One of the things clients often ask me is how I clean my brushes.
Surprisingly, not a lot of people are aware of how or how often one should clean their brushes. Some clients and friends are so unsure of this that they no longer bother to even clean their own tools.
Cleaning your tools, especially your brushes, is a must! These are the babies that touch our skin and are used to transfer product from pan to face — unless you want to have a breakout or allergies, please clean your brushes.
My mentor gave me the tip of having at least two sets of brushes. So that you easily have a clean set every single time. I find that tip to be expensive, so I just make it a point to regularly clean them instead. It is a hassle, yes, but that is better than encountering a made up face that gets an unwanted reaction from your dirty brushes. (Eew.) I also find that having too many brushes confuses me and will eventually give me more stuff to clean and keep track of.
Cleaning in between uses can easily be done with brush cleaners like the one from MAC, Cinema Secrets, or (my personal favorite) Parian Spirit. Parian Spirit is my favorite because it leaves the brushes with a citrus-y smell. It also feels very clean afterwards. MAC leaves a sort of sticky residue with some products which I do not like.
In between use cleaners can be sprayed onto a piece of paper towel and you swirl your brush bristles into the wet towels until the brushes are clean. You know they’re clean already when no more product is being deposited onto the wet towel.
Deep-cleaning should be done every week for personal brushes, so you need to allot some time for it because it involves shampooing and conditioning the bristles. A lot like how one used to wash the hair of their Barbie dolls. Except those weren’t meant for washing, and these brushes are.
For deep-cleaning, wet your brush heads with cool running water. Do not soak in water or use warm water. Soaking in water or using warm water will loosen the glue that holds the bristles together. That will make your brushes shed and destroy them.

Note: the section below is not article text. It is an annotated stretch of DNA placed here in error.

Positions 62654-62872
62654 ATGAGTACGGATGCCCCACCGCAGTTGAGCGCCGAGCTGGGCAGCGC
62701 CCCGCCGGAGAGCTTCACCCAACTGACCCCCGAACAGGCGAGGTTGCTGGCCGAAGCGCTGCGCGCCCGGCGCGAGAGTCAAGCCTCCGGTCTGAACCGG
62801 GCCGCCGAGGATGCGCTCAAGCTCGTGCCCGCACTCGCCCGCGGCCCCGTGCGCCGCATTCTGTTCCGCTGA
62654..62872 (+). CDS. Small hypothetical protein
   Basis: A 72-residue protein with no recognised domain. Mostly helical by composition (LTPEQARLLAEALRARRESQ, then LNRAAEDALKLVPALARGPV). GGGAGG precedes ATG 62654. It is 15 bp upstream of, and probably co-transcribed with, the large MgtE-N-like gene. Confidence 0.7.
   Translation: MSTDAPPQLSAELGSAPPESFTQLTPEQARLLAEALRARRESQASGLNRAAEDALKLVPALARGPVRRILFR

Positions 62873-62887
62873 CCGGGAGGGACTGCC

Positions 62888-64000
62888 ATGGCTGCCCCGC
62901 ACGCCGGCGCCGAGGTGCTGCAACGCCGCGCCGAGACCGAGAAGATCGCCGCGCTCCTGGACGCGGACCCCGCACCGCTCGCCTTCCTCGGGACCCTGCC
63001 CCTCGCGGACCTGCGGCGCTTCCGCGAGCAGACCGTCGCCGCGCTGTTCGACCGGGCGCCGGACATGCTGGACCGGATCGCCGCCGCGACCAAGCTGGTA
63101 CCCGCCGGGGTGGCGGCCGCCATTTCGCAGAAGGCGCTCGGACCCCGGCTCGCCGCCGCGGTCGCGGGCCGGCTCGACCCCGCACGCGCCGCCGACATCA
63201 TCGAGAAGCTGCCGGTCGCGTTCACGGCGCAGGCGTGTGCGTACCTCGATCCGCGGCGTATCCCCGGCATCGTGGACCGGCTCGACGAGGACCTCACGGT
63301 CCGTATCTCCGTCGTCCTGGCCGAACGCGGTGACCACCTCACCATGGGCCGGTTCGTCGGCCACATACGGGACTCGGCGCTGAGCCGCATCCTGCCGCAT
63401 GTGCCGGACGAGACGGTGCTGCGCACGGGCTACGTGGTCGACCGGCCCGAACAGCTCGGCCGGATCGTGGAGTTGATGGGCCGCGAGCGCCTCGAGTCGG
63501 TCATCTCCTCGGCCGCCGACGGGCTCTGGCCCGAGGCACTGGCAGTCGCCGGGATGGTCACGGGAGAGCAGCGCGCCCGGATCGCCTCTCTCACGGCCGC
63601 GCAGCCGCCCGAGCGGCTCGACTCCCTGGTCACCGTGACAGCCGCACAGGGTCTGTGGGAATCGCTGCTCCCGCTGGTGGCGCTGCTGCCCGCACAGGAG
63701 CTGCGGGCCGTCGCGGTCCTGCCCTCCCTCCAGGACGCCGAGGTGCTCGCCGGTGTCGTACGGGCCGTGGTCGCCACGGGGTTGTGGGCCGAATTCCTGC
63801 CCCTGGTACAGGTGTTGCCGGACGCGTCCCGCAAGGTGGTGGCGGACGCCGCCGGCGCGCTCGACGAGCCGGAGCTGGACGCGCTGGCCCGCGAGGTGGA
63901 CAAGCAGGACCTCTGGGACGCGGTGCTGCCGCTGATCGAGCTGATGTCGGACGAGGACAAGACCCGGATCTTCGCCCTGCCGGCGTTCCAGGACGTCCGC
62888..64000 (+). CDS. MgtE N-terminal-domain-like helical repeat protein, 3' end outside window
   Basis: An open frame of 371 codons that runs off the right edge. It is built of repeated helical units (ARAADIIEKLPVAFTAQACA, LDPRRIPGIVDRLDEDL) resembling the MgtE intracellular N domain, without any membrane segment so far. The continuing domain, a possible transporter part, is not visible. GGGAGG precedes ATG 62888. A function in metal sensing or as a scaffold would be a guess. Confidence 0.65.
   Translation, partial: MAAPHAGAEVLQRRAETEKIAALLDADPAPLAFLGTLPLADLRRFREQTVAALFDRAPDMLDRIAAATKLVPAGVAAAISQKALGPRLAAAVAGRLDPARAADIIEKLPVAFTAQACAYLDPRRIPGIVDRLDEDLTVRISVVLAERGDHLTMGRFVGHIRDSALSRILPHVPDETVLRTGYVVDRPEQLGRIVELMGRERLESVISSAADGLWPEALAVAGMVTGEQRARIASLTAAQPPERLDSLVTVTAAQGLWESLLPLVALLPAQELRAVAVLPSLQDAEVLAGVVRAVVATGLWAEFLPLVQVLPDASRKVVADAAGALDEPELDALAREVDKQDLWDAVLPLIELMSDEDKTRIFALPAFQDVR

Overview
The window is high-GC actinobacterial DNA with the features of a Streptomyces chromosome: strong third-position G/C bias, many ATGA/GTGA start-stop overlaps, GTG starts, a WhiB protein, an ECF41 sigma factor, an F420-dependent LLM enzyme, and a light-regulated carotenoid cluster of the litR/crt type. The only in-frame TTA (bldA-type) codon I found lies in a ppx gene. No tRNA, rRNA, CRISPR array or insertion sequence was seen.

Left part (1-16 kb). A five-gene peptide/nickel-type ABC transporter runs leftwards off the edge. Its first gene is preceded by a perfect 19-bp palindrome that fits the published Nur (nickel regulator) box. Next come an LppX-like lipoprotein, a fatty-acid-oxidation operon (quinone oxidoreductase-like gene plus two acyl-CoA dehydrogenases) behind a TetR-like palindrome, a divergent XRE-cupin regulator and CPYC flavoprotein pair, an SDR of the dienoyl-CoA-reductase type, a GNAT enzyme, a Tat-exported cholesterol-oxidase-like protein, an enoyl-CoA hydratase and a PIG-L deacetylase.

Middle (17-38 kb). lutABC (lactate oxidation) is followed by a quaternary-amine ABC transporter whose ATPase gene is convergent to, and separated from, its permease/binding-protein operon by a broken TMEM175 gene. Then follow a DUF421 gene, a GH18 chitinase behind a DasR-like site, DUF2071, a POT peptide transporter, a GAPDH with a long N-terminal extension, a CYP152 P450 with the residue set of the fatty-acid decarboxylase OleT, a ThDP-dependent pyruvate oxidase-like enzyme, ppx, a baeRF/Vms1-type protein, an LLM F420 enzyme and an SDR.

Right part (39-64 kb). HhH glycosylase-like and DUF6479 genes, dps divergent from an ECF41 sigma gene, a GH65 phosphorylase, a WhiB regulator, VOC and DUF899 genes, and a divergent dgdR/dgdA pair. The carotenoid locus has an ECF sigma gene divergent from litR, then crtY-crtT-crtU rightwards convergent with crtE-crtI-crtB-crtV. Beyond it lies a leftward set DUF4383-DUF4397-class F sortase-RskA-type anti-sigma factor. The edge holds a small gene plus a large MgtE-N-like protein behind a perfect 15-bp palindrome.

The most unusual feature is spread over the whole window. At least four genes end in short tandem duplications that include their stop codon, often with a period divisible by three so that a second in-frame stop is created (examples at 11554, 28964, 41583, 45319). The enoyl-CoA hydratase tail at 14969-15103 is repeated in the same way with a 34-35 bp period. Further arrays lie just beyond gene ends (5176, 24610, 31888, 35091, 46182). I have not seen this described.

Afterwards, swirl into some shampoo and then lather. I use a Brush Egg or textured silicone pad to help get the grime out of each hair strand. Rinse and repeat the process with conditioner this time in order to give it that softness.
To make things easier for me I use a soap specifically made to clean brushes. I’m currently finishing this tub of Crazy Merman Lavender Basil brush soap because I like the scent. I also have a stash of Product X by Xeng Zulueta as a reserve which is a good local alternative.
I wash brushes often for work so anything that cuts the time down to wash all my brushes is a good thing. But soap and conditioner works just fine. For non-animal hair bristles, Joy and other dishwashing soaps are a good alternative to strip the greasy product off the bristles.
Lastly, I just lay them out on a towel to air dry or hang on a brush tree. I usually let them face a fan to help speed up the process. If I am in a rush, then I use a hairdryer set on cool for more air. And your brushes are clean again for use.
Make sure to care for your brushes and they will last you for years. My current set of mostly MAC brushes has been with me for the past 6 years. Regularly used for work, too. Apart from getting a good brand of brushes, how you care for them also matters. It does not only affect application, but also how long they will last you.